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WHO Goodwill Ambassador's Newsletter For The Elimination Of Leprosy

Comment: Looking Back at Hyderabad

Social aspects of leprosy added another dimension to 17th ILC.

The 17th International Leprosy Congress was an important landmark in the history of leprosy and leprosy work as it came at a time of great achievements in conquering the disease as a public health problem.

The Congress attracted over 1,500 delegates from more than 60 countries. The participants included experts from several disciplines ranging from molecular biology at one end to socioeconomic rehabilitation at the other. A large number of leprosy-affected people themselves actively participated, allowing their voices to be heard. There were also several pre-Congress workshops that enabled consensus development on several areas of leprosy work.

The Congress benefited from over 600 original papers and about 100 special presentations covering various topics, including clinical aspects, therapy, immunology, microbiology, epidemiology, surgery, rehabilitation and social aspects.

Hyderabad: objectives of the Congress were met

REDUCED DISEASE BURDEN

The Congress reviewed the epidemiological situation of leprosy in the world and the achievements toward elimination of the disease. While it was clear that the disease burden has been hugely reduced, irrespective of some controversies over the reliability of available statistics, the question of dealing with the remaining problems was considered serious enough to merit further intensification of anti-leprosy activities in areas of persisting leprosy endemicity, as well as the development of newer strategies, aside from investing more in research.

The Hyderabad Congress addressed particularly the issues that directly impact people affected by the disease, including the challenges they face in the areas of stigma, socio-economic rehabilitation, empowerment and human rights. Leprosy-affected persons from several countries contributed to the discussions in a very effective manner.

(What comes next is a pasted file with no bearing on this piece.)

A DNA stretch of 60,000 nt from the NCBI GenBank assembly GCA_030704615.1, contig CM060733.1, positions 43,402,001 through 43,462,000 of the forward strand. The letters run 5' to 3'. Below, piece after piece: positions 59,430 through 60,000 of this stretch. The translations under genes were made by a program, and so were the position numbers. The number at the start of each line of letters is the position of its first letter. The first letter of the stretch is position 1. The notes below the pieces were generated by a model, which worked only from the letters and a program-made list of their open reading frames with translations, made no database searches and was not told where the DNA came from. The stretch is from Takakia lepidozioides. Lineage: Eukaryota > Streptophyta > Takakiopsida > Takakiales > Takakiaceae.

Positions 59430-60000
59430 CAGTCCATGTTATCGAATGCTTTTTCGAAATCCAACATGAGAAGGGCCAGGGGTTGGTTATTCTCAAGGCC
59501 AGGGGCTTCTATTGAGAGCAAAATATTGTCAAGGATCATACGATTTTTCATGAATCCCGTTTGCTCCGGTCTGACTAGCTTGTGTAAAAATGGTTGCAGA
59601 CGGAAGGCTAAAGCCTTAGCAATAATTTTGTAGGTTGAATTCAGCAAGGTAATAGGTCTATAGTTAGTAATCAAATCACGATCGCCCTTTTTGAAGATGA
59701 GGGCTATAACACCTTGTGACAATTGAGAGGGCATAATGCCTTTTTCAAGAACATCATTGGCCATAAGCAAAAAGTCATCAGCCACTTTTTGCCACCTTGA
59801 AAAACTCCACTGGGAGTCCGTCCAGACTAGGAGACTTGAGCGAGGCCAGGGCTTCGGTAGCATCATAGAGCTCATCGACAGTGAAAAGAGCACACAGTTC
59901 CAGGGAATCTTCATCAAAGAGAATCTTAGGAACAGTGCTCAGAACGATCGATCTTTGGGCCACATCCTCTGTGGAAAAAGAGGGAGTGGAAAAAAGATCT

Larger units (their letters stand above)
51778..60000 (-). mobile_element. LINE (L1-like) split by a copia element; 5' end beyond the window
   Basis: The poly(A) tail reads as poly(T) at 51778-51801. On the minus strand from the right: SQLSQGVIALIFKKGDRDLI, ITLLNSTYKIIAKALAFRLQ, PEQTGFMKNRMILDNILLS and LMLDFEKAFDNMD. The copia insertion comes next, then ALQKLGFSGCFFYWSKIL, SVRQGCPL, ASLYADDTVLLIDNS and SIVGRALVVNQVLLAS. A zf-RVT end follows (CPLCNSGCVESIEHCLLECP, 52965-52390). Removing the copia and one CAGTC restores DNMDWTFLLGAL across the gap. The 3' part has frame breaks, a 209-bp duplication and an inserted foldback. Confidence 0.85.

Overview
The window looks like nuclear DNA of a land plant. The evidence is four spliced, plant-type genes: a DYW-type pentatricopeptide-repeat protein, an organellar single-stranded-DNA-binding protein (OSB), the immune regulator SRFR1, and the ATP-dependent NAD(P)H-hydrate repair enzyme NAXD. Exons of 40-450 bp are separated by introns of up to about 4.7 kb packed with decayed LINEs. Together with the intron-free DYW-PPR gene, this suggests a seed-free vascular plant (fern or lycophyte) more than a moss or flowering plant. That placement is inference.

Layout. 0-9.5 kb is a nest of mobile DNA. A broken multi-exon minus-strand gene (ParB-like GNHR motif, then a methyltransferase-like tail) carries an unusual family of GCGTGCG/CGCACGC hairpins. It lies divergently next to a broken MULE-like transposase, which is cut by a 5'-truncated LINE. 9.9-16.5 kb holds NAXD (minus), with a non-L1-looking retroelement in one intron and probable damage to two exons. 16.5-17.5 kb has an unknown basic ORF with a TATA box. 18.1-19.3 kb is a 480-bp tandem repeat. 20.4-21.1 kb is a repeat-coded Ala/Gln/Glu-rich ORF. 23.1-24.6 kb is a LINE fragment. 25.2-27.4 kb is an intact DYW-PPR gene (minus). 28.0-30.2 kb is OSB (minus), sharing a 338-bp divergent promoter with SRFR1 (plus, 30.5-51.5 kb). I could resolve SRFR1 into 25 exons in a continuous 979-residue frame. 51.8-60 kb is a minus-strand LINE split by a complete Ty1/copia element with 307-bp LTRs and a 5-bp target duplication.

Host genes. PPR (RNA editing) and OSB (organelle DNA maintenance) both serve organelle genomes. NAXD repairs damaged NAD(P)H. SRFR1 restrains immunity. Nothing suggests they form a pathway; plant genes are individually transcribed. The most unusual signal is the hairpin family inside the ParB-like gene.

The Congress also discussed major developments emanating from information on the genome of M. leprae and the resulting opportunities for a better understanding of the disease process and possibilities for improved tools for diagnosis and treatment. Overall, the main objectives of the Congress of promoting interaction among leprosy workers and scientists were effectively met.

The Congress was also an important learning opportunity for many young health workers.

It was also a very important learning opportunity for a large number of young health workers who participated in various sessions with great enthusiasm. The facilities at the Congress venue aided the interaction among them, and many of the workers said they would remember the 17th International Leprosy Congress for a long time to come.

THE CHALLENGES AHEAD

Reflecting on the achievements of the Congress and looking to the future of leprosy work, it is clear that the challenges we face mainly involve further improving our understanding of the disease process and better interventions for management of leprosy and its complications. The public health issues, including leprosy elimination, will have diminished importance in the future in view of the huge reductions already achieved in leprosy prevalence and incidence. However, there will be continuing need for better understanding of the epidemiology of leprosy, particularly in geographic areas where the disease tends to persist.

Meanwhile, as some of the discussions at Hyderabad indicated, an area where the focus is likely to enlarge greatly involves the physical and socio-economic rehabilitation of leprosy-affected persons, including the related issues of social stigma, discrimination, empowerment and human rights.

AUTHOR:Dr. S.K. Noordeen

Dr. S.K. Noordeen was the chairman of the 17th International Leprosy Congress held in Hyderabad, India, from January 30 to February 4.